But even Baffert himself has come under question in the past year. Last year, the New York Times reported that Justify, Baffert’s 2018 Triple Crown winner, initially tested positive for Scopolamine after he ran in the Santa Anita Derby. Scopolamine is a Class 3 drug, which is considered to have a lower effect on performance enhancement than a Class 2 drug.
Baffert denied the doping allegation, and months later the California Horse Racing Board (CHRB) eventually cleared Baffert and the horse, saying the horse and others in different barns at Santa Anita ingested a trace amount of the substance.
However, there were questions about the process, with Baffert not learning of the failed test until just a few days before the Kentucky Derby. In addition, the then-CHRB chairman owned horses trained by Baffert.
As the case played out, Justify won the Derby, the Preakness Stakes, and the Belmont Stakes, and Baffert noted the horse passed each of those drug tests. Still, the positive test could have disqualified Justify from his Santa Anita win and kept him from qualifying for the Kentucky Derby.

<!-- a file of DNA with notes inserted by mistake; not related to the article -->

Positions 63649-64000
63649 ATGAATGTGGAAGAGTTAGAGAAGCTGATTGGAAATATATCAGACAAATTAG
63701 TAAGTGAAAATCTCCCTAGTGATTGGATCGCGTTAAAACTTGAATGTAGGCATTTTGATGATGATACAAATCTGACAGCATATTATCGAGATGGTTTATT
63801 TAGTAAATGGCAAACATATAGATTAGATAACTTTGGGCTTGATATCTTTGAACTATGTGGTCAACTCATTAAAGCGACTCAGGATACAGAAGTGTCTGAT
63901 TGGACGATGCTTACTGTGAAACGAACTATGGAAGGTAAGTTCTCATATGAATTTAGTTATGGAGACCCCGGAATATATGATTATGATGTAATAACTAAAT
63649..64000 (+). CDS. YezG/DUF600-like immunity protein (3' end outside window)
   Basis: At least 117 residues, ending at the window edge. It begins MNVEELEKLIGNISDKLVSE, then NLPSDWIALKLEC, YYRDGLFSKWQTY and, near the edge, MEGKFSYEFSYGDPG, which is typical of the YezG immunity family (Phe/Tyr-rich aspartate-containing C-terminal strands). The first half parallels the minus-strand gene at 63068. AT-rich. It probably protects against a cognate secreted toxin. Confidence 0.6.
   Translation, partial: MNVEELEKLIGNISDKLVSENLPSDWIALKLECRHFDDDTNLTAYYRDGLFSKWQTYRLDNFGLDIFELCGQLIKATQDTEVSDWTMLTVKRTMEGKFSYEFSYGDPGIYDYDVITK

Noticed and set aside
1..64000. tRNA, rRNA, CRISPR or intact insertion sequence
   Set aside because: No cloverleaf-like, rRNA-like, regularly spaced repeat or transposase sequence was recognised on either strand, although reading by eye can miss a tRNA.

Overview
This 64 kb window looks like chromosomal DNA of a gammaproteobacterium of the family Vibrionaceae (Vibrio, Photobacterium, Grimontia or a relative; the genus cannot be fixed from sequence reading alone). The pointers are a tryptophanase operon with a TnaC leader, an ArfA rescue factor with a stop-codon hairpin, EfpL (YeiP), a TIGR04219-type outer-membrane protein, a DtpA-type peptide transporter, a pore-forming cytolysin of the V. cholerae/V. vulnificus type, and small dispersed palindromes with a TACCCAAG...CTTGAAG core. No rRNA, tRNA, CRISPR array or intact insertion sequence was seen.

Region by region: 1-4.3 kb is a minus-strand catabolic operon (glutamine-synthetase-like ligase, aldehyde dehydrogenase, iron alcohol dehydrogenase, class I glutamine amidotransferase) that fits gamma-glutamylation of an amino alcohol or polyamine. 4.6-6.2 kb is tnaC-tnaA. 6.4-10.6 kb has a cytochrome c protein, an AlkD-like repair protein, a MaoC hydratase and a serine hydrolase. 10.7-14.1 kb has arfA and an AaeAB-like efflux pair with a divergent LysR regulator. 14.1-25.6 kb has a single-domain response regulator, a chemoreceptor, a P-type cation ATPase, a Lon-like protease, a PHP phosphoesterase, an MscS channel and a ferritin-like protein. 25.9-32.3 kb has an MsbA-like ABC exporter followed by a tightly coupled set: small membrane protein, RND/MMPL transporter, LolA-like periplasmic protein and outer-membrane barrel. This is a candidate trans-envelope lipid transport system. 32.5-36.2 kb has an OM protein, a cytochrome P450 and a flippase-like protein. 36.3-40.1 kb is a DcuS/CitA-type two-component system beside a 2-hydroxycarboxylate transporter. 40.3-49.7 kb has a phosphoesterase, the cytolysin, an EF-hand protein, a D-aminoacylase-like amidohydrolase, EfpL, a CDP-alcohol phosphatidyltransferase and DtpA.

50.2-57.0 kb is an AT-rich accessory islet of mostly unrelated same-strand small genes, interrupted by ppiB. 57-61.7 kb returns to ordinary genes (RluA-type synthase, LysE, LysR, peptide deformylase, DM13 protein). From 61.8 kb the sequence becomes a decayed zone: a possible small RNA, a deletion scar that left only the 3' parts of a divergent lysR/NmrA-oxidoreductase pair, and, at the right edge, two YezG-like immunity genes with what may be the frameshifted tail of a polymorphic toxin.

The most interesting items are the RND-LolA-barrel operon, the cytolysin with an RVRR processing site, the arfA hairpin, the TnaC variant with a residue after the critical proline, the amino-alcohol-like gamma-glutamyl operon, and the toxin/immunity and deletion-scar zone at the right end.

Since the report, the owner-trainer of the horse that finished second in the 2018 Santa Anita Derby has filed suit against the CHRB.
Oaklawn Owner and President Louis Cella told the Times Tuesday that Arkansas regulators will handle the matter better than California officials.
“That was an embarrassment to the industry,” Cella said. “We will push to have this cleared up by the Belmont Stakes.”
Advocates Renew Call for Legislation
Animal welfare advocates have been working for more than a year to get Congress to pass the Horseracing Integrity Act. The bipartisan bill, sponsored by US Reps. Paul Tonko (D-New York) and Andy Barr (R-Kentucky), seeks to nationalize standards for drug testing and create an independent anti-doping agency for horse racing.